Never having undertaken anything like this before I have learned a lot and been delighted by the enthusiasm of all the people taking part.  St Ives Archive have provided a large number of photographs showing the changing use of the buildings in the past, which accompany the banners when they are on display.

You can learn more about St Ives In Stitches and future meetings - on our Facebook page:

Wednesday 22 March 2017

Creative Textile Course - First Session

Before we look at the first session I thought I would give you some information about what my 10 week Creative Textile course covers. Firstly, this is not a course to teach you how to make things, it is a course where you will learn a range of textile techniques and the course programme is as follows:

Yarn Wrapping and Weaving
Rag Rug
Knitting with more than wool
Fabric Dyeing
Silk Painting
Hand Stitching
Machine Stitching

At the end of course you will have samples and handouts for all these techniques.

So the first session of the course will be looking at a technique that I learned from Sue Dove, which is designed to help people find some inspiration to begin a piece of work.  I give students some magazines to look at for them to find a picture which they like the look of and then show them how to make a small viewfinder from two L shaped pieces of card.  The students move the viewfinder over the picture until they find an area which is pleasing to them, when they fasten the viewfinder down with masking tape and create a collage of this area so they have an image to work from during the course.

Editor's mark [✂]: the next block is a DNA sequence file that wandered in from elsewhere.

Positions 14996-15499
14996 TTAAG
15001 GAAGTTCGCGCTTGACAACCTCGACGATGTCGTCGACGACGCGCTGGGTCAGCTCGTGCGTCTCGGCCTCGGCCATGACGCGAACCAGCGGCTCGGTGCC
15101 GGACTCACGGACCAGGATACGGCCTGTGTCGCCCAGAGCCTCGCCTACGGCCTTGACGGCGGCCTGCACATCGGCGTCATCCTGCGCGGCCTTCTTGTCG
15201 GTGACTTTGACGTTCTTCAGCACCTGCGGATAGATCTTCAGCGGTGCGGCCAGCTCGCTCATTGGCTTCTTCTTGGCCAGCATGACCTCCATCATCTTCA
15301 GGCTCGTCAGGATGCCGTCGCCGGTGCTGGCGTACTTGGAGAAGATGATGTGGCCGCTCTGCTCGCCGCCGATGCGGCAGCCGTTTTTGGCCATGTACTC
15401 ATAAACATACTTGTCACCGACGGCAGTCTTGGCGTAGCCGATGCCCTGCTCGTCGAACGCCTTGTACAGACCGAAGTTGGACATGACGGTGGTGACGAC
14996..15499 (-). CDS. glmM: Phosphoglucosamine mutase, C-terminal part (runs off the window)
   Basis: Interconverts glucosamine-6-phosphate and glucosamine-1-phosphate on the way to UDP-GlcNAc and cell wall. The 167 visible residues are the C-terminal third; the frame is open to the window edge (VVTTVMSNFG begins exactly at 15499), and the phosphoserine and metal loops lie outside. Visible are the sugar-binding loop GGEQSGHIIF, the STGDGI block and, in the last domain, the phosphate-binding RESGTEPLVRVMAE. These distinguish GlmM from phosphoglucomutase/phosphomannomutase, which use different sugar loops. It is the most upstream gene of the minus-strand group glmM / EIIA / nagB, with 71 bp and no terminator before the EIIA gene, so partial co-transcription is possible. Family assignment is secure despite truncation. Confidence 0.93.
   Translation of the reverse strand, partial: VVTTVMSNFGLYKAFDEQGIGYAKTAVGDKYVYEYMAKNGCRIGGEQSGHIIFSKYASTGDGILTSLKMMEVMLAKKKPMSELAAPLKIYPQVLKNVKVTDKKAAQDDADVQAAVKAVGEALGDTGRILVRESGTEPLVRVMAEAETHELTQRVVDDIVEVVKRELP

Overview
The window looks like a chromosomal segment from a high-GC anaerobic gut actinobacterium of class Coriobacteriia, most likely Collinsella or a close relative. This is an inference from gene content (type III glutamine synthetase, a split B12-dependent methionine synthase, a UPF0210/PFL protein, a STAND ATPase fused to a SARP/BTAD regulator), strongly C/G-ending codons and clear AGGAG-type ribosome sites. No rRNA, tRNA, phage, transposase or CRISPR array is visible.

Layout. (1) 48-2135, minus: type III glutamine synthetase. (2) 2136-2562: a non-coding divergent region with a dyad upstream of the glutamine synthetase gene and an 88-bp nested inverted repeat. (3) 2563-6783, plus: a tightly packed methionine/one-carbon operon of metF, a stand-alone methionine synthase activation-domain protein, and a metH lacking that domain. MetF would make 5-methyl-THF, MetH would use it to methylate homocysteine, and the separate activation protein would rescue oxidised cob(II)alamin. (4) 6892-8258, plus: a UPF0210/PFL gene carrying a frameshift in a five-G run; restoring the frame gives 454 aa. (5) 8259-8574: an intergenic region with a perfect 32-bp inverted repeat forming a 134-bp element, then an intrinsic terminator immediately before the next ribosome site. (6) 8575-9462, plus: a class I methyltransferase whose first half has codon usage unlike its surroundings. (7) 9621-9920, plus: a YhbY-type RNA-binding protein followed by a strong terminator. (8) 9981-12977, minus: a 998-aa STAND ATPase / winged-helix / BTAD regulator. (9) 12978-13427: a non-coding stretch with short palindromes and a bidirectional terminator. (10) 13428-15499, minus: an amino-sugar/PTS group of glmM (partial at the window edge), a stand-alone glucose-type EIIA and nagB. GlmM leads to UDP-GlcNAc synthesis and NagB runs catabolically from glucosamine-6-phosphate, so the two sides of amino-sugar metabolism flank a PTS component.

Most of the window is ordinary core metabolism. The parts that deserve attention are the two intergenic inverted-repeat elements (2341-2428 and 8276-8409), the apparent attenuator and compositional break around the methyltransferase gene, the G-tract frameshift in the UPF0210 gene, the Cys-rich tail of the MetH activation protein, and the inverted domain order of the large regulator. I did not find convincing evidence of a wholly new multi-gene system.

So this is the end result of the first session and can be the basis for future pieces of work.  The next blog post will be about the second session on Yarn Wrapping and Weaving.

I will be running this course at Penwith College, St. Clare Street, Penzance for 10 weeks on a Wednesday evening from 7 - 9 p.m. starting on Wednesday 19th April and it will be repeated in the autumn from Wednesday 13th September.
For more information and to book a place - go to:
Penwith College - Creative Textiles Course

It may also be running in St. Ives Library for 10 weeks on a Wednesday afternoon, from 1 - 3 p.m., after Easter, through the  Workers Education Association (WEA) - dates to be confirmed.

For the latest news about my courses and workshops you can follow me on:
Knit One Weave One - Facebook

Thursday 16 March 2017

Adventures with Printing

Once a month some friends and I get together to try out techniques and materials (as well as drink tea/coffee and eat biscuits!) and this month we explored screenprinting with embroidery hoops and organza fabric rather than the traditional screens which can be quite expensive to buy if you are not going to do a lot of screenprinting. As I also have a Thermofax screen I decided to have a play with this as well.  Thermofax screens come in a range of sizes and you can either buy them with the images already on the screen (as mine is, yellow flower) or you can send your image and they will create a screen for you.  Simple to use with screenprinting paints.  Also looked at the difference between a screenprinted image using a stencil (pink mermaid) and a stencilled image (mermaid on blue fabric) as well as printing with stamps made from craft foam (fishes and bird).  I have also included the photo of my embroidery hoop with organza fabric.